A barber providing his services at a railway track during the nationwide lockdown to contain the spread of the coronavirus in Patna.
A barber providing his services at a railway track during the nationwide lockdown to contain the spread of the coronavirus in Patna.

Though the country is beginning to move gingerly towards an eventual exit from the lockdown, there are still no clear indications whether the coronavirus pandemic is receding. Last Saturday, for example, saw the biggest single-day jump of 2,411 COVID-19 cases.

Given that on Monday, May 4th, a number of curbs are set to be lifted to ease life of people hard-pressed by the lockdown, the above fact ought not to be ignored by those pressing for an early return to normalcy. Indeed, with the death toll standing at 1,223 on Saturday, it is hard to decide whether, on balance, there is merit in early resumption of normalcy. In a way, it will be hard to return to pre-corona ways since it has impacted almost every facet of human activity in several significant ways. Social distancing may still be the norm even after a full opening until we have a vaccine ready to kill the virus. Public places such as restaurants, bars, cinema halls, auditoriums, etc. will take a long time getting back to the old normal before the corona epidemic. How and when barber shops will open since men of a certain age need to visit them every few weeks is still unclear.

Why should the authorities keep the e-commerce majors tied down with highly restrictive conditions raises disturbing questions. If the ‘essentials’ can be delivered at the doorstep, why not allow them to deliver everything else also? We espy a deliberate attempt to make it harder for the two foreign-owned e-commerce majors to operate in the country, given that earlier in the year the rules were most arbitrarily altered regarding taxation and other such things to make life difficult for them. This should be avoided in the larger interest of the economy. By creating roadblocks in the path of those who invest billions of dollars in India, we discourage other potential investors. Desi and foreign money in this sector must be accorded a level-playing-field. There should be no attempt to tilt in favour of the local promoters of e-commerce platforms. Anyway, at least during the lockdown the services of the e-commerce companies need not have been denied to millions of people who, due to the lockdown, were unable to access the neighourhood kirana stores and markets.

Having said that, we still await the promised package of incentives for the small and medium entrepreneurs. There is no clarity about the payment to workers for the lockdown period by tens of thousands of employers in the private sector. Confusion persists on rent payment by tenants of privately-owned residential, commercial and industrial properties for the lockdown period. Instead of further burdening the already snail-paced justice delivery system, the central and state governments should jointly decide on these issues. Clear-cut guidelines on the liability of tenants during the lockdown period must be issued forthwith. In fact, the earlier central government directive enjoining upon private employers in the industrial and commercial sectors to pay full wages for the lockdown period had evoked resistance, causing them to approach the courts. It has since been rescinded. Therefore, the need to be fair and just, instead of being populist, cannot be exaggerated.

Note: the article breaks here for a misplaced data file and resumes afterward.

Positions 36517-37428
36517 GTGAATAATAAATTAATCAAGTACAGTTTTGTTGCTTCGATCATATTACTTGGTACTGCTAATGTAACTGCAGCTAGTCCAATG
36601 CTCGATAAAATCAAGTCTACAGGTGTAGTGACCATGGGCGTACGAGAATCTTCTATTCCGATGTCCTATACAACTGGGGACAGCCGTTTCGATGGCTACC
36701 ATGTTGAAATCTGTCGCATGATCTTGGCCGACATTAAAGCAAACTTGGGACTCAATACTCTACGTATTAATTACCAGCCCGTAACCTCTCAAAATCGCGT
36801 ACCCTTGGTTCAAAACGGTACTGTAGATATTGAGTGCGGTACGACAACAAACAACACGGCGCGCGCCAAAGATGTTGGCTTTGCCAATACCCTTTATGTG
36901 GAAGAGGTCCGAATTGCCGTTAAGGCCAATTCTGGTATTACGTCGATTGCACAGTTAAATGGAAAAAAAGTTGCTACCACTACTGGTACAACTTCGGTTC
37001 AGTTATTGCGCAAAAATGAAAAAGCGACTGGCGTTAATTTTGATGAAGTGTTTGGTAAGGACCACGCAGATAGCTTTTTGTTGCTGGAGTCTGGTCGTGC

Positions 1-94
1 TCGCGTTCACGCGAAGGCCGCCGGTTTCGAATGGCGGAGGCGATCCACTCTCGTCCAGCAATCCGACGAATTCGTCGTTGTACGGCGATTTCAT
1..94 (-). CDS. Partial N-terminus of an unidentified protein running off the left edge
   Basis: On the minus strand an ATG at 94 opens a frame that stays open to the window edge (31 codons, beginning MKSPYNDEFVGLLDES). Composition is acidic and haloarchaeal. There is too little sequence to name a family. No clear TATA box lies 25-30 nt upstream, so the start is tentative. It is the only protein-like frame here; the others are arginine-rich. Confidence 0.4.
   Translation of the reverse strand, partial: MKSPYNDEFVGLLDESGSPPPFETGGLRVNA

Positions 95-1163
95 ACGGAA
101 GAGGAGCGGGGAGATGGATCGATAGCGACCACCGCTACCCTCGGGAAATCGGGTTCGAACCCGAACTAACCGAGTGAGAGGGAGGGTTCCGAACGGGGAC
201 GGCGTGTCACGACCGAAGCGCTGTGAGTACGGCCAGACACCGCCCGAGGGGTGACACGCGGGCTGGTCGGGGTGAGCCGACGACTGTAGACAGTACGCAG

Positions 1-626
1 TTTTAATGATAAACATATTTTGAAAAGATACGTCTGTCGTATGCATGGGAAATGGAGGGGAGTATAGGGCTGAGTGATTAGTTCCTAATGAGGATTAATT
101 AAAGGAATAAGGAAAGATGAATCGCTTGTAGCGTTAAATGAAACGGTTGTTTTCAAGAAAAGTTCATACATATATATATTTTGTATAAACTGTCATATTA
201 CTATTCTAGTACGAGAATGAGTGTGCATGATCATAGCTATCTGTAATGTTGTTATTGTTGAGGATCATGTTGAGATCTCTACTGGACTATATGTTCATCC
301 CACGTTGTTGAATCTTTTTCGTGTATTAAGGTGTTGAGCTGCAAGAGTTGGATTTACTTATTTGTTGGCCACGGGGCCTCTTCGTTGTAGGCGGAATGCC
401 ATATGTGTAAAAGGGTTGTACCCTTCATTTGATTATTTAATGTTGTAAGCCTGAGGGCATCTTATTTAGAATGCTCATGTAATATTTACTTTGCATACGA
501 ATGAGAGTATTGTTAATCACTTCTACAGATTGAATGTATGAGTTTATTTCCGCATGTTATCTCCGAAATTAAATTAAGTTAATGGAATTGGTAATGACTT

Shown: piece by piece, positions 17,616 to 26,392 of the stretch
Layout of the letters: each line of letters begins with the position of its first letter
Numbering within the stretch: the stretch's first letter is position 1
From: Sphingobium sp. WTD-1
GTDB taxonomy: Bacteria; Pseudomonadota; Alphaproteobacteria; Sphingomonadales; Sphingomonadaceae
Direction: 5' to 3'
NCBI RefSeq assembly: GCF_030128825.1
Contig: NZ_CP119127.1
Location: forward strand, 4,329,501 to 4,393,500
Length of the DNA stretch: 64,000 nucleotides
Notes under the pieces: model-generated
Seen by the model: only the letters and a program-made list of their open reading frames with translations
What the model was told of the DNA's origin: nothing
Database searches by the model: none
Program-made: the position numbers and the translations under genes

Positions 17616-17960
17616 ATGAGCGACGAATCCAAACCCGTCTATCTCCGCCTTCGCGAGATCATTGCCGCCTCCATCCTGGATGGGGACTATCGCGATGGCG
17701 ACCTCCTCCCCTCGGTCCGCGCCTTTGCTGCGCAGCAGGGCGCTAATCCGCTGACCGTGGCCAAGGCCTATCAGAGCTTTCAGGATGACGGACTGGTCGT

Meanwhile, once the pandemic recedes from the front pages, the States are bound to get more insistent on seeking financial assistance from the Centre. Though, without doubt, the finances of most State governments are further stressed by the lockdown which deprived them of precious revenues, say, from the sales of alcohol, petrol, diesel, etc., and made them bear the additional burden due to the fight against the coronavirus, it is nobody’s case that the Centre itself is flush with funds. It is not. It has had to rely on the central bank to issue bonds and other such measures to bolster its precarious finances. GST collections, for instance, during the lockdown period are bound to touch a record low. Besides, it will be foolhardy to raise income and corporate taxes at this stage given that the capacity of the payers has also been hit by the economic disruption. Raising income and corporate taxes will prove counter-productive anyway, failing to raise additional revenue but nonetheless causing the flight of funds from the country and encouraging tax evasion.

In sum, once the threat from the pandemic is over, the Centre will confront a lot more tough challenges, requiring it to traverse a tough path between populism and economic prudence. Hopefully, it will choose the latter.

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